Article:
How does it fare with your family?

Charles Spurgeonby Charles Spurgeon

Treasury of David

“I will be careful to lead a blameless life . . . I will walk in my house with a blameless heart.” Psalm 101:2

Piety must begin at home. Our first duties are those within our own abode. We must have a blameless heart at home, or we cannot keep a blameless way abroad. Notice that these words are a part of a song. There is no music like the harmony of a gracious life, no psalm so sweet as the daily practice of holiness.

Reader, how does it fare with your family? Do you sing in the choir, and sin in the chamber? Are you a saint abroad, and a devil at home? For shame!

What we are at home, that we are indeed!

He cannot be a true saint whose habitation is a scene of strife, and whose household dreads his appearance at the fireside.

by Charles Spurgeon

Better Farther On

A.W. Tozerby A.W. Tozer

Then opened he their understanding, that they might understand the scriptures. Luke 24:45

Truth that is not experienced is no better than error and may be fully as dangerous. Remember that the scribes who sat in Moses’ seat were not the victims of error; they were the victims of failure to experience the truth they taught! We should see that one of the greatest foes of the Christian is religious complacency. The man who believes that he has “arrived” will not go any further; and the present neat habit of quoting a text to prove we have arrived may be a dangerous one if, in truth, we have no actual inward experience of the text. The great saints of the past have all had yearning hearts. Their longing after God all but consumed them; it propelled them onward and upward to heights toward which less ardent Christians look with languid eye and entertain no hope of reaching. May we offer this word of exhortation: pray on, fight on, sing on! Press on into the deep things of God. Keep your feet on the ground, but let your heart soar as high as it will!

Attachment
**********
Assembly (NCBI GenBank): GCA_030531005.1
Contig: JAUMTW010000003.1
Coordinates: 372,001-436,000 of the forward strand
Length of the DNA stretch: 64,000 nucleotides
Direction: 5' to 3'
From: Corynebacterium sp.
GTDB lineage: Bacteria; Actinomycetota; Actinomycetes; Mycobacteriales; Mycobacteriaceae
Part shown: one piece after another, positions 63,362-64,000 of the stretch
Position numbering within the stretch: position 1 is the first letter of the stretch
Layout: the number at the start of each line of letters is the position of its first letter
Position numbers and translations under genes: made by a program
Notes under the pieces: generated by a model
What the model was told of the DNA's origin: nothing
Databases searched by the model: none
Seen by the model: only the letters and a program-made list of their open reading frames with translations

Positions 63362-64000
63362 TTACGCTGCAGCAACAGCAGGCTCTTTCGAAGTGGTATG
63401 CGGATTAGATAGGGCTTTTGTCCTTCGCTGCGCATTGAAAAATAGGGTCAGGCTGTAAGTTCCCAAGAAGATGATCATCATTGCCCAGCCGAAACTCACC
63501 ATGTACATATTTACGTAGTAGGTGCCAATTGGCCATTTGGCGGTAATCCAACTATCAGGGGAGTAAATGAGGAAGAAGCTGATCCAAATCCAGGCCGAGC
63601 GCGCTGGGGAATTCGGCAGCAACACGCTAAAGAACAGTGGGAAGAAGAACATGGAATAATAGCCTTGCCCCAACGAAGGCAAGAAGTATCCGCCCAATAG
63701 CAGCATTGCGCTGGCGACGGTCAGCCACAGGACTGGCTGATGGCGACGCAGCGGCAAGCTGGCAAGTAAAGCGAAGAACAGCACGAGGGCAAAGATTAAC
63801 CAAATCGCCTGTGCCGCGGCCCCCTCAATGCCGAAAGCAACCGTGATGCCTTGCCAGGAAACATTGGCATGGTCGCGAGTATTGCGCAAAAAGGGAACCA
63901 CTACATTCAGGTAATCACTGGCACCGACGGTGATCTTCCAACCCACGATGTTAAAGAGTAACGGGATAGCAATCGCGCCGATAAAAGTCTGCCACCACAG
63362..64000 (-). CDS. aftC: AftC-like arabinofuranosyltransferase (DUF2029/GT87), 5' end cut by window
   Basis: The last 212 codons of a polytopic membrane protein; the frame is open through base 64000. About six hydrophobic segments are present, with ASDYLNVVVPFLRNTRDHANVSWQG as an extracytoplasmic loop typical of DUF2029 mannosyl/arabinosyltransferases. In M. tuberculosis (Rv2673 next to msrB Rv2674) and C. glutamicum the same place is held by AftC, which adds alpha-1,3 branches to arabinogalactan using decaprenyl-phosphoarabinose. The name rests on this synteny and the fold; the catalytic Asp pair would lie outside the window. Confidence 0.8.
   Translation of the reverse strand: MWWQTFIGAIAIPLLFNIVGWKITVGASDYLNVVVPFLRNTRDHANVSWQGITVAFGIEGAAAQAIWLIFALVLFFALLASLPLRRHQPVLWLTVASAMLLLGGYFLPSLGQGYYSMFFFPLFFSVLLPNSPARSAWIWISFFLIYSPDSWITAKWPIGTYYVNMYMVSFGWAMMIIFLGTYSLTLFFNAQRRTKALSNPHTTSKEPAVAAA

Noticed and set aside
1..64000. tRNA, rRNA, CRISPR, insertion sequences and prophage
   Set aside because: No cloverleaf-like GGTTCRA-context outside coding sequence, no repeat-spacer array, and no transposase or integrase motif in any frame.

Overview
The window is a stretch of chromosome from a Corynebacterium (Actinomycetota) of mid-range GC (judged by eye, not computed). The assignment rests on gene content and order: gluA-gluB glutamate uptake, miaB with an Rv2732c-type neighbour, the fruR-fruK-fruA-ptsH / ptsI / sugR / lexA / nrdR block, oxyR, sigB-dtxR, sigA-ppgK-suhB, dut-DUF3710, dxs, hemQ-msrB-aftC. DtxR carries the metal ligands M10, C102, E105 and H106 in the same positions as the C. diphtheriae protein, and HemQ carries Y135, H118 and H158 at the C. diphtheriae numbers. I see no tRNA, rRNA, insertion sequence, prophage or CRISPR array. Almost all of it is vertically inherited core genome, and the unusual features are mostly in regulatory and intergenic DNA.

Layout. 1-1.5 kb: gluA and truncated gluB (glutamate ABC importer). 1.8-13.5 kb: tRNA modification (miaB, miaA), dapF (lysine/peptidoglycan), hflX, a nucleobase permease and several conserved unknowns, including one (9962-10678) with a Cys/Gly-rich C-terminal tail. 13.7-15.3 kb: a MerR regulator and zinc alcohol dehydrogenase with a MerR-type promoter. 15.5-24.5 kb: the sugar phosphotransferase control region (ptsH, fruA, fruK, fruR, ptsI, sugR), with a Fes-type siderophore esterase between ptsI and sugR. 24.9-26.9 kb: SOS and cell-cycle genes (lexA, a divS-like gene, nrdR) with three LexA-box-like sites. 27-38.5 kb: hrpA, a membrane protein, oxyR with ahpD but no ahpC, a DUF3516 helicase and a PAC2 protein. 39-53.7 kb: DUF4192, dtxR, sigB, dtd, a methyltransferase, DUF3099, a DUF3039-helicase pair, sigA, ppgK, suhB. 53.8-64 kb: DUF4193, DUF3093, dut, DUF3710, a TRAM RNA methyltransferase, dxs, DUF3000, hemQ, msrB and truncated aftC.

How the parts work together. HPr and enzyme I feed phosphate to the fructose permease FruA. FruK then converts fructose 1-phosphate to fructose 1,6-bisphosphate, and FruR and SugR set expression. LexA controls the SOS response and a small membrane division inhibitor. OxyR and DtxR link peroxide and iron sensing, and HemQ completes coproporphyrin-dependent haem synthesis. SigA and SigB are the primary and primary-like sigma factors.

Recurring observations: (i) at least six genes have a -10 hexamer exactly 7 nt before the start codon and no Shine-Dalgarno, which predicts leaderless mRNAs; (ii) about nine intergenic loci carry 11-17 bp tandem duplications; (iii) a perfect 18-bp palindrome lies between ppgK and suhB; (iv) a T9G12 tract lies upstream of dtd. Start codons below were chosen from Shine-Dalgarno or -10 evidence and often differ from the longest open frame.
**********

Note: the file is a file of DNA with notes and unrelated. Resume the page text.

by A.W. Tozer